The US government failed to meet a court-ordered deadline on Thursday that called for children and parents who had been separated at the US-Mexico border to be reunified before 6:00 p.m. Eastern time (2200 UTC) on July 26.
In a filing with the California court that imposed the deadline, the Trump administration said that 1,820 children ages 5 and up had been released from detainment. However, only 1,442 of these children had been reunified with their families under Immigration and Customs Enforcement (ICE) custody, while 378 others were released “in other appropriate circumstances.”
The filing also said that 711 children would not reunified with their parents by today’s deadline because the adults were either not eligible or had been deported. The kids remain in the care of the Office of Refugee Resettlement.
Those ‘eligible’ reunited
The government filing described the reunification results as a success, stating that all “eligible” children and parents would be brought back together.
“The reunification plan outlined to the court… is proceeding, and is expected to result in the reunification of all class members found eligible for reunification at this time by the court’s July 26, 2018 deadline,” it read.
Read more: Trump’s migrant family separations reversal too little, too late
However, the American Civil Liberties Union (ACLU), the civil rights organization that brought the case before the California court, said the government was “picking and choosing” in its reunification process.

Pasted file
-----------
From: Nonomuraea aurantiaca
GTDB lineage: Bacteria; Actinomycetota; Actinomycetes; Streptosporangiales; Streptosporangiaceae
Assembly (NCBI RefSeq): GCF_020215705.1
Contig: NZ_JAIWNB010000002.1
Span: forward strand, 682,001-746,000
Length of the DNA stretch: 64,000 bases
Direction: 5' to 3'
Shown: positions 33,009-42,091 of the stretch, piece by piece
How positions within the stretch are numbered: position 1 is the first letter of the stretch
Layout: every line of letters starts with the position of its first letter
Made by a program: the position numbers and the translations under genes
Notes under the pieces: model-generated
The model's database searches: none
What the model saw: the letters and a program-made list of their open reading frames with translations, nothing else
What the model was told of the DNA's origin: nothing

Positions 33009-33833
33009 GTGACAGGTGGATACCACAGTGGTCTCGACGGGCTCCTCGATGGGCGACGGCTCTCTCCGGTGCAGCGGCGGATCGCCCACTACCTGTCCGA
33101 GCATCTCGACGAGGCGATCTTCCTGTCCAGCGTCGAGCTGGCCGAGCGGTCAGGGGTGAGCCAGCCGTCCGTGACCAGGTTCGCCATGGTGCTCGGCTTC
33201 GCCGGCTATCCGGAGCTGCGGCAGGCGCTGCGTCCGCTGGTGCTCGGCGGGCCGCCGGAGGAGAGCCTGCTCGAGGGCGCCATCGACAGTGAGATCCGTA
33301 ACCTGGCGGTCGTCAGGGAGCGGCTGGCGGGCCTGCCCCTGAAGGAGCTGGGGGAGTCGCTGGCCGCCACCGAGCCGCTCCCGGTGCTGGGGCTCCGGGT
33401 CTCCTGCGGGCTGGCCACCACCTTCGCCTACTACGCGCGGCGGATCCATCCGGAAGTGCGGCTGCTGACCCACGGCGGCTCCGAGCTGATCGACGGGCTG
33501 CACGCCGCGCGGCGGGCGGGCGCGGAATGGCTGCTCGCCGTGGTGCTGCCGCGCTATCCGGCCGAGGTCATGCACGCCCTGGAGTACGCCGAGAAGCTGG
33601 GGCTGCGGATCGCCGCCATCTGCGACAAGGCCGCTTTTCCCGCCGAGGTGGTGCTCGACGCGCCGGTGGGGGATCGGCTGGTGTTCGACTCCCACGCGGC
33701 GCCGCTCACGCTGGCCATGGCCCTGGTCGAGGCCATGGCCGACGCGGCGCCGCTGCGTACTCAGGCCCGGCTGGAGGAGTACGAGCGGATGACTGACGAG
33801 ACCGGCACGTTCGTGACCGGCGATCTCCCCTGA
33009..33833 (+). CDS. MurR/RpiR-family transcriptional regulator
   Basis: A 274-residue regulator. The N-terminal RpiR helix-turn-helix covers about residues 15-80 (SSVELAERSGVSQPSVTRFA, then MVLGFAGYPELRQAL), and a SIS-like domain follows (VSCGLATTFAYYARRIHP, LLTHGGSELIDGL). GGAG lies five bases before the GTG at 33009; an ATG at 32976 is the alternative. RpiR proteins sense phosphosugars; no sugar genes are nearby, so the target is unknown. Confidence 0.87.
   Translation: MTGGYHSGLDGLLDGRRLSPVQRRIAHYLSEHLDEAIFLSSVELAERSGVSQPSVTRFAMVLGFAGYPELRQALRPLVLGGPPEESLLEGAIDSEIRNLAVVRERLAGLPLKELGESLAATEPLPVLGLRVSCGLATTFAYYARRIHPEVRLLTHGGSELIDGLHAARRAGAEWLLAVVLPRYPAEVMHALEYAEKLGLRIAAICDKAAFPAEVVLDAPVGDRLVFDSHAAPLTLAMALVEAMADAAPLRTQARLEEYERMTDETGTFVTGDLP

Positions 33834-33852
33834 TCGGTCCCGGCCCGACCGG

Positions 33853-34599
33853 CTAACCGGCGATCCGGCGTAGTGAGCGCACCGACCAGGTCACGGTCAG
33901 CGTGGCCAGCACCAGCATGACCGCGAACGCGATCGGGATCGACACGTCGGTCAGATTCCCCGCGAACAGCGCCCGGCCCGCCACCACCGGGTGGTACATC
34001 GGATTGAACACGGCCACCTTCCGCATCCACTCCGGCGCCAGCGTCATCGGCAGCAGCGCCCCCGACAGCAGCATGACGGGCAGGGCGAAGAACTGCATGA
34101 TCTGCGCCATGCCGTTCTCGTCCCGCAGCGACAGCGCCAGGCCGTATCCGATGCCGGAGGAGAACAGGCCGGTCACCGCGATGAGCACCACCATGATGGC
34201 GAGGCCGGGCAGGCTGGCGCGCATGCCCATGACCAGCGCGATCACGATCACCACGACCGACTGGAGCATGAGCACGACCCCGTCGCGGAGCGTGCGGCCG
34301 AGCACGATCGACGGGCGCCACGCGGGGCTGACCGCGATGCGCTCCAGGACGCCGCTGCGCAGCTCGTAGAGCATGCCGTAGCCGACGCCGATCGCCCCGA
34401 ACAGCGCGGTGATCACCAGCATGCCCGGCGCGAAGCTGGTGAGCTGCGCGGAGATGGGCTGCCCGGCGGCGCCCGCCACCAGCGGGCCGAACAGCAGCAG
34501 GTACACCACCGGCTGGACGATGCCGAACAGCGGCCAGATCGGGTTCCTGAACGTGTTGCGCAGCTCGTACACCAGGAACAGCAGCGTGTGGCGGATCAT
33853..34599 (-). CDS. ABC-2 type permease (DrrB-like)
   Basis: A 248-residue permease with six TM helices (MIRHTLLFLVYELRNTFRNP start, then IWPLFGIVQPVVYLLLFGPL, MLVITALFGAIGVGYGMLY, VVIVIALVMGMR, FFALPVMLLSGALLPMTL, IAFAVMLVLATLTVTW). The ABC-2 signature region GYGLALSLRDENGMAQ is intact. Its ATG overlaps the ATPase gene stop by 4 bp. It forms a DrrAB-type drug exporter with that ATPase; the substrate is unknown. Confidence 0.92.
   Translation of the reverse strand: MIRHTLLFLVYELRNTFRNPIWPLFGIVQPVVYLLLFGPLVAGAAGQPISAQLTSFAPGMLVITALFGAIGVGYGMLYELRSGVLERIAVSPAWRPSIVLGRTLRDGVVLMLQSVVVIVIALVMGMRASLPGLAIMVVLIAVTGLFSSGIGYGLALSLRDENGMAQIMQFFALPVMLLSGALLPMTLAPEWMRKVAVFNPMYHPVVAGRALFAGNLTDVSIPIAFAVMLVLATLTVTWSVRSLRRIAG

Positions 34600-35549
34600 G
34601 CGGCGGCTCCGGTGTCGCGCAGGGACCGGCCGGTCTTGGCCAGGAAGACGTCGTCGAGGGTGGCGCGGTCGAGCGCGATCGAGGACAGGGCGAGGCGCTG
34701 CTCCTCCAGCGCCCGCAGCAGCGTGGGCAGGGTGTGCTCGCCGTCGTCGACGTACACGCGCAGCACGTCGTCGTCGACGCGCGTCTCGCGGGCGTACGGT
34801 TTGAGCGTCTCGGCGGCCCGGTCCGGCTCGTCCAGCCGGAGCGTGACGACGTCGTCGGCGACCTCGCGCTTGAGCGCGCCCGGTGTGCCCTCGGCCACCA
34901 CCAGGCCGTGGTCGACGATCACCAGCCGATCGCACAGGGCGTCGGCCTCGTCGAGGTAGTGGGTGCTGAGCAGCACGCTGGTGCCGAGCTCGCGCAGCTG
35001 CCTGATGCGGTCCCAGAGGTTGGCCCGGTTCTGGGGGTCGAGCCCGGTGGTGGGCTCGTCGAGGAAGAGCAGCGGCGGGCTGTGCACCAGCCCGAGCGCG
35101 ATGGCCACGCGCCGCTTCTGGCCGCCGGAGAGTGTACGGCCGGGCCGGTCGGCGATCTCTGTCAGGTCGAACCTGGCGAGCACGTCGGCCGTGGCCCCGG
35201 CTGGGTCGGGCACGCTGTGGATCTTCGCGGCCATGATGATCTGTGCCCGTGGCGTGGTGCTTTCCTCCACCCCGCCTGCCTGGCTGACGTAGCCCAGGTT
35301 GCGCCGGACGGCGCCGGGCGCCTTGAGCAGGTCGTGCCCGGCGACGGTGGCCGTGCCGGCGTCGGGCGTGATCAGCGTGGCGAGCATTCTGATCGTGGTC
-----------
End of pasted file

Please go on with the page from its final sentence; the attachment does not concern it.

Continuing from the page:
“We’re thrilled for the families who are finally reunited, but many more remain separated,” Lee Gelernt, deputy director of the ACLU’s Immigrants’ Rights Project, said to DW in a emailed statement. “The Trump administration is trying to sweep them under the rug by unilaterally picking and choosing who is eligible for reunification. We will continue to hold the government accountable and get these families back together.”
The ACLU also said it will work to find all the parents who are no longer in the US and but whose children are still there.
Starting in April, US authorities separated over 2,500 children from their parents at the border as part of Trump’s “zero tolerance” policy, which criminally prosecuted any undocumented individual caught crossing the border.
The policy triggered a national and international outcry, leading Trump to reverse his policy.
California Judge Dana Sabraw then set Thursday as the deadline for all reunifications to take place.
Complications and difficult decisions
In the run-up to Thursday’s deadline, Trump officials had already qualified the reunification efforts along the lines of eligibility, with Homeland Security Secretary Kirstjen Nielsen stating on Tuesday that the government plans to “reunify all families that are suitable.”
New Yorkers protested the separation of families on the US-Mexican border in June, demanding reunification
But immigration activists described an inefficient,chaotic and at times misleading process.
Douglas Almendarez, a Honduran immigrant who returned home, told Reuters news agency that he had bene informed by officials that reutnring to Honduras was the only way he would see his 11-year-old son again.
Some parents were deported while their children remain in US detention, and in cases when separated children and parents both remained in the US, they were often housed across the country from each other, complicating reunification efforts.
The government previously missed a deadline set by Judge Sabraw for July 10, which required all children under the age of five to be returned to their parents. US officials said 45 children were ineligible for reunification.
Some parents facing deportation faced the choice of whether to return to their country of origin as a family or leave their children in the US to fight for asylum alone.
cmb/bw (Reuters, AP, AFP)
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